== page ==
Meg & Sunny then took a hands-up poll of “what everyone’s experience is” with the variety of actors attending the seminar e.g.; Non-Union, SAG, SAG Eligible, etc., so they could get an idea of what information the group would find interesting.
Two things they covered had never been brought up in the 8+ years of our seminars.
What is the biggest challenge in casting independent film?
Sunny answered, “To me, anytime we start a project, the process is always the same. We get the script, we talk with the filmmakers, we ask about the budget and all the parameters of the project. What we find is that even if someone has $250,000 to make their movie or they have five million dollars to make their movie, they still view it as it’s a big deal because it’s still a nice chunk of change and they still are hoping that Jennifer Lawrence or Jack Black will come in on that $250,000 movie. Everyone approaches it still with the same perspective. [They say] ‘I’m making a movie. I want to shoot for the moon and who can we get into the movie to secure our financing or to make our financiers, my parents or whomever happy. [laughter] We’re making this movie because everyone wants to feel that, ‘Yes, it is my passion project but we also want it to be successful.’
One of the hardest parts in that first bit is to navigate it. ’Well for your project, at this budget level and sometimes the material is such that, you go, ‘Just not everyone wants to do this.’ There is the challenge of trying not being negative and a naysayer but also to be realistic from a business perspective. I mean, we always encourage people to shoot for the moon anyway because we’ve worked on movies that had a limited amount of funds but the script was so amazing, that when we actually said, ‘Hey Meg Ryan, do you want to do this movie?’ she said ‘Yes.’ Of course, if you have somebody great in your movie, you do stand a better chance of having it in film festivals, selling it and moving on to making other projects but there is also a realistic perspective that sometimes we have to add to the process which may or may not get us the job.”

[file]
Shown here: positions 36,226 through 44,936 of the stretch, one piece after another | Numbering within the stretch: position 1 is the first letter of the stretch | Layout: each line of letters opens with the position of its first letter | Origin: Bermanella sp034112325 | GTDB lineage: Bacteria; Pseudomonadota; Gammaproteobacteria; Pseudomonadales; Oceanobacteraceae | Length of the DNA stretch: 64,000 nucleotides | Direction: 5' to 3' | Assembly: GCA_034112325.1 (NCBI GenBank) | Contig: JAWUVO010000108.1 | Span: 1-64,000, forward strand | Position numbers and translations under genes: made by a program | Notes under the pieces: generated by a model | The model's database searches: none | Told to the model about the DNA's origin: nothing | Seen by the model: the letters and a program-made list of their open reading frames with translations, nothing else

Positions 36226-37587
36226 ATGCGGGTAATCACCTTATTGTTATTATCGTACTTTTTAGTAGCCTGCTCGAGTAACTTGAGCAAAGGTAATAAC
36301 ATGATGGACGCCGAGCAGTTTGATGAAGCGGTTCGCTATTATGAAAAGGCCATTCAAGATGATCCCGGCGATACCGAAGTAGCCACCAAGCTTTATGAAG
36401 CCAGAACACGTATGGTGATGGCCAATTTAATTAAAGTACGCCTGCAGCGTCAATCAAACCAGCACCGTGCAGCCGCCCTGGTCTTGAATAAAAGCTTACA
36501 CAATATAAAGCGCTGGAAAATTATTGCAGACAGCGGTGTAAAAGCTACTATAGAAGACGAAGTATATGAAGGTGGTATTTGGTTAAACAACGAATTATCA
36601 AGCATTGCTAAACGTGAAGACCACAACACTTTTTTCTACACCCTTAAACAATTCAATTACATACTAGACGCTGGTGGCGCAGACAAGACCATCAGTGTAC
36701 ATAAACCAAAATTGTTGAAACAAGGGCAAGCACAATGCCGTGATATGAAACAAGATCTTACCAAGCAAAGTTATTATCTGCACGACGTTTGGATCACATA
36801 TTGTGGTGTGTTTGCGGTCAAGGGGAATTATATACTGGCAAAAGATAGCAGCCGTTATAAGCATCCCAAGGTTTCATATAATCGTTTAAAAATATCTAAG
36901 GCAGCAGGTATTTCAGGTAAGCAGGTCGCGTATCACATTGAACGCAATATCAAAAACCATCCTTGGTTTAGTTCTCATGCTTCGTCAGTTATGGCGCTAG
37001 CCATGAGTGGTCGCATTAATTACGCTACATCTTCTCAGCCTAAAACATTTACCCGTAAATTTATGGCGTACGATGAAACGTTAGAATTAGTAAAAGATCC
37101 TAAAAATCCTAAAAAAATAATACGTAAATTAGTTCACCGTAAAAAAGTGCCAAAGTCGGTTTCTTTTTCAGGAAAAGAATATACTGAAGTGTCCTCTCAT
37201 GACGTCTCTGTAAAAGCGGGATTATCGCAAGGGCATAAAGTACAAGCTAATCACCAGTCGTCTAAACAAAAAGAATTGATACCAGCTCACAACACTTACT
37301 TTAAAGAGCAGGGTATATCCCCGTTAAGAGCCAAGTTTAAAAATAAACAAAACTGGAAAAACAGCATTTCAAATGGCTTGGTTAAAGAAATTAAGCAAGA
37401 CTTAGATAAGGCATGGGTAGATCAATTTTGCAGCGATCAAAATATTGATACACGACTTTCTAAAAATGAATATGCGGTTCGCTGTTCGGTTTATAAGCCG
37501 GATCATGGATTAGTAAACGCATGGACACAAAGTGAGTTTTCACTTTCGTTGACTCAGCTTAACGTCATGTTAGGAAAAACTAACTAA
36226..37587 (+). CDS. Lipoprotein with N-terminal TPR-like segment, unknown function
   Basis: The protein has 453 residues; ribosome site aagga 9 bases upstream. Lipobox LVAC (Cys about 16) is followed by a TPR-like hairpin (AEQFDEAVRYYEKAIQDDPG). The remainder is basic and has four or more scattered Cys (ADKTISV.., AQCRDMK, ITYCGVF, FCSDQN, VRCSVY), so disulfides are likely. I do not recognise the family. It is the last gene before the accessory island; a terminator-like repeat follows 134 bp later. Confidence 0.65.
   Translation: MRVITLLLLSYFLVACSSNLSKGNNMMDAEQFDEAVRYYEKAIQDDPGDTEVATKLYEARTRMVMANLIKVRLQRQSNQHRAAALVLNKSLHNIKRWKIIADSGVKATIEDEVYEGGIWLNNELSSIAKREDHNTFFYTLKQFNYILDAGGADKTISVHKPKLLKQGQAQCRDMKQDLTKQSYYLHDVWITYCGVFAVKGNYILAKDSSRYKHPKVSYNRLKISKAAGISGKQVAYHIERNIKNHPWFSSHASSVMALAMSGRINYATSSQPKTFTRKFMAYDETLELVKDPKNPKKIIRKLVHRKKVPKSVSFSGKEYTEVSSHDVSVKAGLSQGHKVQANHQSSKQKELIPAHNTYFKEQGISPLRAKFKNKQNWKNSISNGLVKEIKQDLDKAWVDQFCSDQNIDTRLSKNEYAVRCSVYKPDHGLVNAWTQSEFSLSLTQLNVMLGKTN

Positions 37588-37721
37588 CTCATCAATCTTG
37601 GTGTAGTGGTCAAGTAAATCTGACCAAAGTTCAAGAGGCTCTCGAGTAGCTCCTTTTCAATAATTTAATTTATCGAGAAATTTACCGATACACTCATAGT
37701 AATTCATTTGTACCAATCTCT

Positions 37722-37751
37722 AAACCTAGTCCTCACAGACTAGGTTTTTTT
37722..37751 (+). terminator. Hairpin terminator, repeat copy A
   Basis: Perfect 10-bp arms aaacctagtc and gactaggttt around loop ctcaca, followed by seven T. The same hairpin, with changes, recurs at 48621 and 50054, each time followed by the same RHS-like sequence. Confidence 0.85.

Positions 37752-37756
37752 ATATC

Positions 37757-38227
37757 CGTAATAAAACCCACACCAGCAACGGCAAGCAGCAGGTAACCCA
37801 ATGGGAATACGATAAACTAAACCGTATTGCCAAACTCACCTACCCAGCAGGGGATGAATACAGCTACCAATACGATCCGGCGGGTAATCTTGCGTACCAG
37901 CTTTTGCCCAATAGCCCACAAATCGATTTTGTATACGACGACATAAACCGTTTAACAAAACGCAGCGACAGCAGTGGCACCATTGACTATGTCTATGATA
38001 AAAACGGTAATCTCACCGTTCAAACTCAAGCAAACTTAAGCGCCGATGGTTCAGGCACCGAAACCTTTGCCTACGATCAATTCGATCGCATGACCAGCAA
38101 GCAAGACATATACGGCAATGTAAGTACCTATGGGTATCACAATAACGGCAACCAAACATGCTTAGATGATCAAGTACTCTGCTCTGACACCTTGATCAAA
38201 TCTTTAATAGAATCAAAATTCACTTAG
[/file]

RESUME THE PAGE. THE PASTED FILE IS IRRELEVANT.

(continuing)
Are actor self-taping auditions taking more prominence in casting now?
Meg said, “I do see a lot more agents using that as a way to get their clients in the door. For example, if they call me up and I say, ‘I really don’t think the person is right. I’m seeing a limited number of people. If my first group doesn’t work out, let’s talk again.’ We’ve seen a lot of agents, and just spoke with a few this week about it, because we’re seeing it so much. They will tell their clients to put themselves on tape and send it to me in the hopes that I’ll watch it and realize that I was wrong, which does occasionally happen. I’m not saying that doesn’t happen but for us, that’s where we’re seeing it have the most impact.”
I then asked Meg to further define ‘self-taping’ auditions since we had so many newer actors in the room. She continued, “That’s basically when you get the audition material—the sides—and prepare it just like you were going in for the casting director but instead, you and a buddy, you and your agent, or you go to one of these places that you can pay to have them put you on tape. Basically, you do the scene a few times on tape, edit it down to the best takes and then email that to the casting office, to your agent or whoever asked you for it. Ideally, we would watch it and consider you if we weren’t already considering you. Or sometimes, like right now, we’re doing a project that is a Non-Union web series and we’re moving very quickly, so we’ve asked everybody to send us a videotaped submission before we see anyone. That’s going to be our first round of narrowing people down. This is a specific project and we’ve never used this format before but we have done things where we ask for ‘locals’ (local talent auditioning/hired in any given state or city where the film/TV show is shooting) and have had them send us stuff. There is certainly more use for it now than there was five or ten years ago for sure.”
After Meg explained that, I added that in the recent on-camera auditioning class I took with Meg and Sunny, they had us self-tape our audition and submit it to them via email just as we would a real audition for any other casting director. I told the seminar attendees that one exercise helped me so much as a professional actor because I am not afraid or intimidated of the self-taping process any longer and that I felt much better prepared now for the next time that I have to do it. I felt empowered.